Le Tour de France’s Youngest Racers Are Like Us, but Superhuman



Tadej Pogačar proudly sports the yellow jersey on the last stage of the Tour de France 2020 in Paris. At 22, he is the youngest rider to win the event since 1904.


Imagine flying down a mountain in the Alps at 60 miles per hour, riding a bicycle among a group of 180 other athletes, all of you tired from riding a hundred miles the day before, and the day before that and the day before that. This is reality for a very select group of people — men who are college-aged in pro-level cycling.

Most Americans don’t pay much attention to European sports, and cycling is one sport that’s much more centered around Europeans and South Americans than U.S. citizens. 

Le Tour de France, the most famous of the three Grand Tours held in Europe every year, spans three weeks in July (COVID-19 forced this year’s Tour to be held in September instead) when 180 cyclists compete to be the fastest and strongest in a group of already-elite riders. Each day, or stage, is around 100 miles long, and every rider must finish the stage within a time limit in order to start the next day. 

The riders compete for four possible jerseys: yellow for the rider with the best time over all stages; polka dot for the rider who reaches the most summits the fastest, earning mountain points; green for the rider who finishes sprints the quickest and/or most often, earning sprint points; and white for the rider aged 25 or younger as of Jan. 1 with the best overall time.

So while we’re here at Zoom University and our only experience of cycling is dodging the cyclists of Central Park who think they belong in the Tour, guys our age from around the world are competing against 30-year-old champions.

The 26 young riders of the Tour, all between the ages of 21 and 26, compete together with the world’s top cyclists, including country champions, Olympic champions and world champions. The oldest rider in this year’s Tour, Alejandro Valverde, was competing at the junior level when the youngest was in kindergarten.

On Sunday, Sept. 20, Le Tour de France ended with Tadej Pogačar winning the Tour itself and wearing the yellow jersey, as well as the mountains competition and best young rider competition. The first person to ever win three jerseys in one year, he is also the youngest rider to win the Tour since 1904 — he turned 22 on Sept. 21.

Le Tour de France is truly any man’s race; it seems to depend on luck and stamina more than age or even experience.

Pogačar was the third-youngest man in the 2020 Tour, beating his Slovenian countryman Primož Roglič by only a minute in the 87-hour race. Benoît Cosnefroy, another competitor in the young rider classification, held the polka dot jersey for 15 stages. Mads Pedersen kept the 2019 World Champion jersey, and Egan Bernal won last year’s general classification in the Tour. Although 22 of these 26 young men finished the Tour, most were not top contenders, finishing hours after the winners.

group of cyclists riding bikes in various colored uniforms in the tour de france
The peloton races outside Bourg-en-Bresse, France, at the beginning of Stage 19. In the center, the yellow jersey is held by Primož Roglič, who earned second place in the yellow jersey standings overall. (CHABE01 VIA WIKIMEDIA COMMONS)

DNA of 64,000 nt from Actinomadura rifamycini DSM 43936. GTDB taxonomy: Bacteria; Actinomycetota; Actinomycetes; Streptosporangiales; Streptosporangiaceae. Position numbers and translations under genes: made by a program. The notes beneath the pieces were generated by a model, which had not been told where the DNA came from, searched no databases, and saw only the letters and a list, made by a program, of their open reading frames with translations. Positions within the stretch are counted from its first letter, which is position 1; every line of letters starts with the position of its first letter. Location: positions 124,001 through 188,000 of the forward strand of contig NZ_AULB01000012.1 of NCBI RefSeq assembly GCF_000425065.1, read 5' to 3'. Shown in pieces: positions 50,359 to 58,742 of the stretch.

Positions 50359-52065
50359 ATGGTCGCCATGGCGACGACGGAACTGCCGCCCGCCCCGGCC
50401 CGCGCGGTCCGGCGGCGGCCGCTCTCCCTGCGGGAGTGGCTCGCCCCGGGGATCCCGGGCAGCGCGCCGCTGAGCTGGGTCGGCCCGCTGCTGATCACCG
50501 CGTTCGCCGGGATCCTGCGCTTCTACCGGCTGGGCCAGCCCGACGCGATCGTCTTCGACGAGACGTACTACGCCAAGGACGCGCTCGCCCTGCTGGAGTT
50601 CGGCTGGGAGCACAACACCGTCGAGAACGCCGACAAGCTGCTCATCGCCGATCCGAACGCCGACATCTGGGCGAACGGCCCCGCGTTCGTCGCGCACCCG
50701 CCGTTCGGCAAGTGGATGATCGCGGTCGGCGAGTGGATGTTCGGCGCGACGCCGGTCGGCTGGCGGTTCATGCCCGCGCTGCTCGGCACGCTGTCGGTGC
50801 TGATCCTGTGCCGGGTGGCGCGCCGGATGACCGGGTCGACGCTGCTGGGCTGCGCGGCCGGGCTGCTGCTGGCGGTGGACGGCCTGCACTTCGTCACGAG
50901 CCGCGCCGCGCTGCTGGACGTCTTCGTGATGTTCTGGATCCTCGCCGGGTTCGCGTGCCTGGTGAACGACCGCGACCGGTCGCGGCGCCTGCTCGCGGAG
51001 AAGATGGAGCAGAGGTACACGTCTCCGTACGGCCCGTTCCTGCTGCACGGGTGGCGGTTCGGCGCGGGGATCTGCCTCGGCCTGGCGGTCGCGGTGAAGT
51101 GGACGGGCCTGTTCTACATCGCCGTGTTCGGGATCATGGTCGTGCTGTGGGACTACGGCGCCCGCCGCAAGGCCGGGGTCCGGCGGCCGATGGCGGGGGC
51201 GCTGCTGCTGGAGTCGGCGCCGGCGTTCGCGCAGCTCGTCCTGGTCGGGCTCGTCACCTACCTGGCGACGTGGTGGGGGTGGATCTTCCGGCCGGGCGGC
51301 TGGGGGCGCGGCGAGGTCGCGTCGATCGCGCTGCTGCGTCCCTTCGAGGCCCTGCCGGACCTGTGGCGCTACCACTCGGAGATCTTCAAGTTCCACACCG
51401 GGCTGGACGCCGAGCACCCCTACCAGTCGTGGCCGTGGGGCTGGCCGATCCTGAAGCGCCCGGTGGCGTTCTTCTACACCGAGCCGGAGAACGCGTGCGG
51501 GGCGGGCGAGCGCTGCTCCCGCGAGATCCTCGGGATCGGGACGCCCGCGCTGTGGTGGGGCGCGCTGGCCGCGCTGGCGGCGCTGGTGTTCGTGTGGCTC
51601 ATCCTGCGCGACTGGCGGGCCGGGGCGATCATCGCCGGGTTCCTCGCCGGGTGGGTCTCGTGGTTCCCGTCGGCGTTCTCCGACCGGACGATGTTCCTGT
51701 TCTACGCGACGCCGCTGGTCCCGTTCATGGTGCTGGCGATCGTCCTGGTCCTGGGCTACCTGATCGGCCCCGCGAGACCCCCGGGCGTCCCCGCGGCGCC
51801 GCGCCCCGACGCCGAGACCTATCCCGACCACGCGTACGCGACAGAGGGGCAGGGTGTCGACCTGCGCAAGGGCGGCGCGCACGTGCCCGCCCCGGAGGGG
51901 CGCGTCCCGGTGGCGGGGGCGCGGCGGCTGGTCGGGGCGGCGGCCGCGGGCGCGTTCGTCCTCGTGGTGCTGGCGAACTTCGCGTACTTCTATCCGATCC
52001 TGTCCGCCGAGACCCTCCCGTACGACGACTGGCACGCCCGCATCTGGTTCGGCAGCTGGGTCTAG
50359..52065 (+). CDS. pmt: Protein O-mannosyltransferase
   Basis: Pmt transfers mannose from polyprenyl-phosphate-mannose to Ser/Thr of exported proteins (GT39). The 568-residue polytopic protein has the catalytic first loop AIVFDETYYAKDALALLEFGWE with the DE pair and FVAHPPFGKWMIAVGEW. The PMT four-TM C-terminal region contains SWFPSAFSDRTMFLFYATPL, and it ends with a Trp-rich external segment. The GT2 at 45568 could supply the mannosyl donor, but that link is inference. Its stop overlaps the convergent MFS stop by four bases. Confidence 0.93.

Instead of going to college, the young riders enter junior then professional circuits and travel the world, expending all their energy on a bicycle in order to race in competitions that last a day, a week or as long as three weeks. These guys are the up-and-comings, the names you’ll see on cycling leaderboards for the next 10 years.

I tried hard to find some kind of connection between the Tour de France and Fordham. Alas, there’s really no link. Why is that? Few professional-track road cyclists would go to school in the Appalachians, let alone in New York City. Some riders go to college specifically for cycling teams (at schools anywhere from Boulder, Colorado, to Ghent, Belgium), but many in the Grand Tours skip over collegiate cycling in favor of junior teams.

So while we’re here at Zoom University and our only experience of cycling is dodging the cyclists of Central Park who think they belong in the Tour, guys our age from around the world are competing against 30-year-old champions. Their lives are difficult to say the least, though I wouldn’t say living through a pandemic is easy for anyone. These white jersey contenders have faced many challenges as young riders and as athletes during the pandemic, but most have succeeded in completing the world’s most important cycling race.

Seeing Pogačar and the other young riders — our peers — mature into the next years’ champions is inspiring; similarly, following the racers’ personal and physical journeys is exciting because of their athleticism and the beauty of the country of France. The Tour is held next year in July on NBCSN, and I hope you watch it with me — it’s never boring, the racers and commentators are always entertaining, and it’s a thrilling sport to compete in and to watch.

Cycling is a sport never to be missed, especially right now, since it has races worldwide and is still competing safely even during the pandemic. Even in an uncertain world, the quality of racing remains consistent and will only continue to improve.

Le Tour de France 2020 is a race to be remembered and the defining moment of Pogačar’s career, at least until he beats another record.